Leave the room if you can or close the laptop for a bit and give yourself time to think and decompress. Being physically away from the situation can allow you to recalibrate and gain a fresh, more clear perspective on the situation, not to mention it gets you away from the potential source of tension.
Muscle relaxation techniques
If you find yourself getting angry, you can use techniques such as progressive muscle relaxation techniques, where you engage and relax various muscles in your body, starting from your shoulders and working your way down your body. This gives you something to focus on and can relieve some of the physical tension that can result from feeling angry.
Go for a walk
Apart from removing you from the situation that may be behind your feelings of anger, taking a walk or exercising helps you relax and produce hormones like endorphins that help you feel good and reduce stress. If dancing is your thing, go ahead and do that instead. Engaging your body in physical exercise can additionally help you to focus on other things so that when you return to the problem, you can have a fresh perspective.
Laugh or listen to music
While this may sound a little whacky at first, laughing goes a long way toward helping to change your mood. Allowing yourself to laugh about something will help to counter the feelings of anger. Watch your favorite sitcom episode or an online clip.
Listening to your favorite music is also an option, as that usually elicits positive emotions which can help alleviate the negative feelings generated by anger. Allow yourself to feel other, more positive, emotions when anger is threatening to take over.
Attack the problem
If something comes up that frustrates you and generates feelings of anger, one way to deal with it is to focus on solving the problem head-on. If you need to write a letter to someone in authority to remedy the situation, do so (don’t send it immediately though, in case you write things in anger).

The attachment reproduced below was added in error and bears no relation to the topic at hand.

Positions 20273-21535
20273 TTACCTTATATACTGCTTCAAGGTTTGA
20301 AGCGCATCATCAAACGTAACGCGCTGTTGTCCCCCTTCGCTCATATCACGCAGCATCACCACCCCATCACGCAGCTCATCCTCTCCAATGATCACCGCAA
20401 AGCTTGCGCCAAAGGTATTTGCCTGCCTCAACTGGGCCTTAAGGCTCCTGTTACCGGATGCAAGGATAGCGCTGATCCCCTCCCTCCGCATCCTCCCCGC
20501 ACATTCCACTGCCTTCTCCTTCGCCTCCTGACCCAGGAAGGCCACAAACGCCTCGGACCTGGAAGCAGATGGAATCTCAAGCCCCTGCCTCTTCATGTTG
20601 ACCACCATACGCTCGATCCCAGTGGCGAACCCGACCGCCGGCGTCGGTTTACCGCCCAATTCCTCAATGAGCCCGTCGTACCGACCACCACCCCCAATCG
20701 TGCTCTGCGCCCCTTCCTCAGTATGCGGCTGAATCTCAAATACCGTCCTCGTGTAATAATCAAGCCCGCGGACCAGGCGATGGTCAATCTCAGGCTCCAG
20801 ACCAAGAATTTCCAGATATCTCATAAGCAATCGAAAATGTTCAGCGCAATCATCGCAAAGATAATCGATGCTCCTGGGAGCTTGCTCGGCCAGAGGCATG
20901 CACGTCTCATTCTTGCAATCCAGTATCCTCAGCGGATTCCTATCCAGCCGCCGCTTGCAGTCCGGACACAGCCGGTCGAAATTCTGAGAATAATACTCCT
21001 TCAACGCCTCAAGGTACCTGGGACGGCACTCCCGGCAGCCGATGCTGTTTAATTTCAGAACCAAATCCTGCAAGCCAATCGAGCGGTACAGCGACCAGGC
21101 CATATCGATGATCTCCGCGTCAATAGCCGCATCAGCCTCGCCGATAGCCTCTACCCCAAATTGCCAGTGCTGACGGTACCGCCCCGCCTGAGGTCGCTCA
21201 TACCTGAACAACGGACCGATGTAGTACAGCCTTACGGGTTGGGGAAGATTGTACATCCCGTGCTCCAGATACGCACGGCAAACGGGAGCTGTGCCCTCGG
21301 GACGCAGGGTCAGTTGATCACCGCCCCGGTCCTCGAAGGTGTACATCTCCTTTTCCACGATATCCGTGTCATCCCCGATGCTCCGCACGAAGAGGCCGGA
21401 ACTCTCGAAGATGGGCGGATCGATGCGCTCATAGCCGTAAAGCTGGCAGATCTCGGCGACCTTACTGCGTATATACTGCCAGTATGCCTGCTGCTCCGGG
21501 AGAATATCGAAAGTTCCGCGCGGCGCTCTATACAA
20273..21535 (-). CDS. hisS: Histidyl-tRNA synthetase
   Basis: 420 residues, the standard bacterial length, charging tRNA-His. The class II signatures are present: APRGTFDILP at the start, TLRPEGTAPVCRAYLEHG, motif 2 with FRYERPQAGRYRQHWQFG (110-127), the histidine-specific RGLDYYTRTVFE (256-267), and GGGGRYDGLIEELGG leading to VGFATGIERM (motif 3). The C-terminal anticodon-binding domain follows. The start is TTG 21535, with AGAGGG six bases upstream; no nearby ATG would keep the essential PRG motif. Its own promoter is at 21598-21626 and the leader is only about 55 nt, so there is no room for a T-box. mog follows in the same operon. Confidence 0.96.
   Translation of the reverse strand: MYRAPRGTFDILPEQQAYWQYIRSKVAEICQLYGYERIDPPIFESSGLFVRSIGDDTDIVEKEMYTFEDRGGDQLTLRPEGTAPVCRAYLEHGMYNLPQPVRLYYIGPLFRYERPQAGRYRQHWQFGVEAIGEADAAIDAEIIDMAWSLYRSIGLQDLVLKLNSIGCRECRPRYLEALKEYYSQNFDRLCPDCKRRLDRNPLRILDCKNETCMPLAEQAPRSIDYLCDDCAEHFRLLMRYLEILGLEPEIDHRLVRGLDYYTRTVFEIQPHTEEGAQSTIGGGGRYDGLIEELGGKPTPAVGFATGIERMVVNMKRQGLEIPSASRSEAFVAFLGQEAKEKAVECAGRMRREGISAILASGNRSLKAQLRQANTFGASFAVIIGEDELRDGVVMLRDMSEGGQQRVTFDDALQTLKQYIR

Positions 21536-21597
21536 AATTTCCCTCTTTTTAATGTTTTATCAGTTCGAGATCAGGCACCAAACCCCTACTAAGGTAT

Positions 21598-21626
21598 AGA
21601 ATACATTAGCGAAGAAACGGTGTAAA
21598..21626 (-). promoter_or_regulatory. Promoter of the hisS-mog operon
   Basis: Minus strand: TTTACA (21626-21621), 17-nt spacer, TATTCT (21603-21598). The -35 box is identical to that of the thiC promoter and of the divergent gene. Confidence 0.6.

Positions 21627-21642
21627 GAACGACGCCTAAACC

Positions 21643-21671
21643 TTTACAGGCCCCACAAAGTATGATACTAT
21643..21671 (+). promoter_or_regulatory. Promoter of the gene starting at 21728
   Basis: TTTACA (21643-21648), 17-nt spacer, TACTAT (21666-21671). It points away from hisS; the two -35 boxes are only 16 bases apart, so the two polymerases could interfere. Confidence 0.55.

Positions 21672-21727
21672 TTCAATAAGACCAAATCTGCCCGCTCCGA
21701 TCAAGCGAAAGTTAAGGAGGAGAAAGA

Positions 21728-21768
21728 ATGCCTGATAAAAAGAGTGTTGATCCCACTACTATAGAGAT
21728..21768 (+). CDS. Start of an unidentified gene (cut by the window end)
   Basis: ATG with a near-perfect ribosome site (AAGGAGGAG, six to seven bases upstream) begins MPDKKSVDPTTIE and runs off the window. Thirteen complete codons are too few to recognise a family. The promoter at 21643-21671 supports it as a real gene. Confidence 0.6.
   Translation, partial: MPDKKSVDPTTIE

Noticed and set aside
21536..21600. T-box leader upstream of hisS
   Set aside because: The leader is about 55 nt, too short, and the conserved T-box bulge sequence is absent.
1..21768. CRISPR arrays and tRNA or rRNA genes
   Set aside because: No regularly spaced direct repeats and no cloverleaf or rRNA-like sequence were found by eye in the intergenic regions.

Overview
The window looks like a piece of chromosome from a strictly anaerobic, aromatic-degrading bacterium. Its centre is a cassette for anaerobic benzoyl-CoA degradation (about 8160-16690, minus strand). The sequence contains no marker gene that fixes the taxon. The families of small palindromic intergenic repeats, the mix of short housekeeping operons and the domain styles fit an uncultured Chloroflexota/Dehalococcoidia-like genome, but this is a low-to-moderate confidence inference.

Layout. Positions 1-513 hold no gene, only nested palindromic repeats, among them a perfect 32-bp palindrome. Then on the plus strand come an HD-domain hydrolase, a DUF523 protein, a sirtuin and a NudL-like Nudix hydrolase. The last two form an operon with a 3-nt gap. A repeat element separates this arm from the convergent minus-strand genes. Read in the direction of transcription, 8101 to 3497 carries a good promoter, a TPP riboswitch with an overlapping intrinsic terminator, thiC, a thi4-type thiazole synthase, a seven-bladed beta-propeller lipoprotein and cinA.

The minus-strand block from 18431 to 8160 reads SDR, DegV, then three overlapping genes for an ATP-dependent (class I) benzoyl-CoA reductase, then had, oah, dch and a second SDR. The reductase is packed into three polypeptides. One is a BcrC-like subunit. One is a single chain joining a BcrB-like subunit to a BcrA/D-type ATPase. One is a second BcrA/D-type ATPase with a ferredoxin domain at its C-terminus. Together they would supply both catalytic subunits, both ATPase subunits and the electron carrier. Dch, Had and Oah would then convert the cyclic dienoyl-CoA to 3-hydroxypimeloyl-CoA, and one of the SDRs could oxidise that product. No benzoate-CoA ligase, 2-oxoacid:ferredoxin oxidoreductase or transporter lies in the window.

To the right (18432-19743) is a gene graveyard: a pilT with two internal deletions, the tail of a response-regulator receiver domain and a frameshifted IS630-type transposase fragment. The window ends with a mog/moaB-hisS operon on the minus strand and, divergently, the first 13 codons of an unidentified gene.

If you need to start a petition or organize a march or rally, do that. Acting by channeling your energies toward resolving the situation that is making you angry is a more constructive use of that emotion compared to stewing in it and doing nothing to change things.
Clearer communication and cognitive restructuring
Sometimes we need to allow the other person to clarify what they said or explain their actions. Our anger can lead us to frame situations in illogical or irrational ways that aren’t helpful. Remember that our reactions are the result of the past and past injuries we’ve experienced. Allowing people to explain their side and being able to frame our statements in ways that facilitate dialogue are helpful approaches to dealing with anger.
For instance, if your spouse does something annoying, a rational approach would be to address what they’ve done and frame your words using “I” statements, instead of “You,” which often causes others to feel attacked This helps you to address this particular instance without lumping it in with anything else, as well as allowing them to respond in a non-defensive way.
Rather than saying, “You don’t care about me or this family”, or “Why don’t you clean up after yourself? You’re such a slob!”, it may be more constructive to say, “I feel alone when it comes to contributing to the flourishing of this family” or, “I didn’t like how you left your hair in the drain after you shaved. It made me feel like you don’t care about our shared space.” The latter help you communicate your feelings in a non-aggressive way while allowing the other person to respond without getting defensive.
We also need to challenge ourselves when we jump to conclusions or generalize. If you make a mistake, rather than getting angry with yourself and saying, “I’m such a failure!” it’s more helpful to point out, “I made a mistake. I’ll know better and do better next time”. Being gentle isn’t only about other people – sometimes we need to be gentle and less angry with ourselves as well.
Consider Anger Management Therapy
Sometimes anger can get overwhelming and lead to tragic results. If you find that these techniques aren’t helping you to control your anger and deal with it more positively, it makes sense to consider going for therapy. A trained therapist can help you delve into the origins of your anger and help you with techniques to curb your anger and rebuild your relationships.
A word spoken in anger can destroy what you’ve built, be it work or personal accomplishments. You owe it to yourself to get your anger in control so that you can lead a life of flourishing and being a blessing for others that God intended for you.
“Lioness”, Courtesy of 263582, Pixabay.com, CC0 License; “Shouting Match”, Courtesy of OpenClipart-Vectors, Pixabay.com, CC0 License; “Prayer”, Courtesy of CJMM, Pixabay.com, CC0 License; “Heart and Cross”, Courtesy of congerdesign, Pixabay.com, CC0 License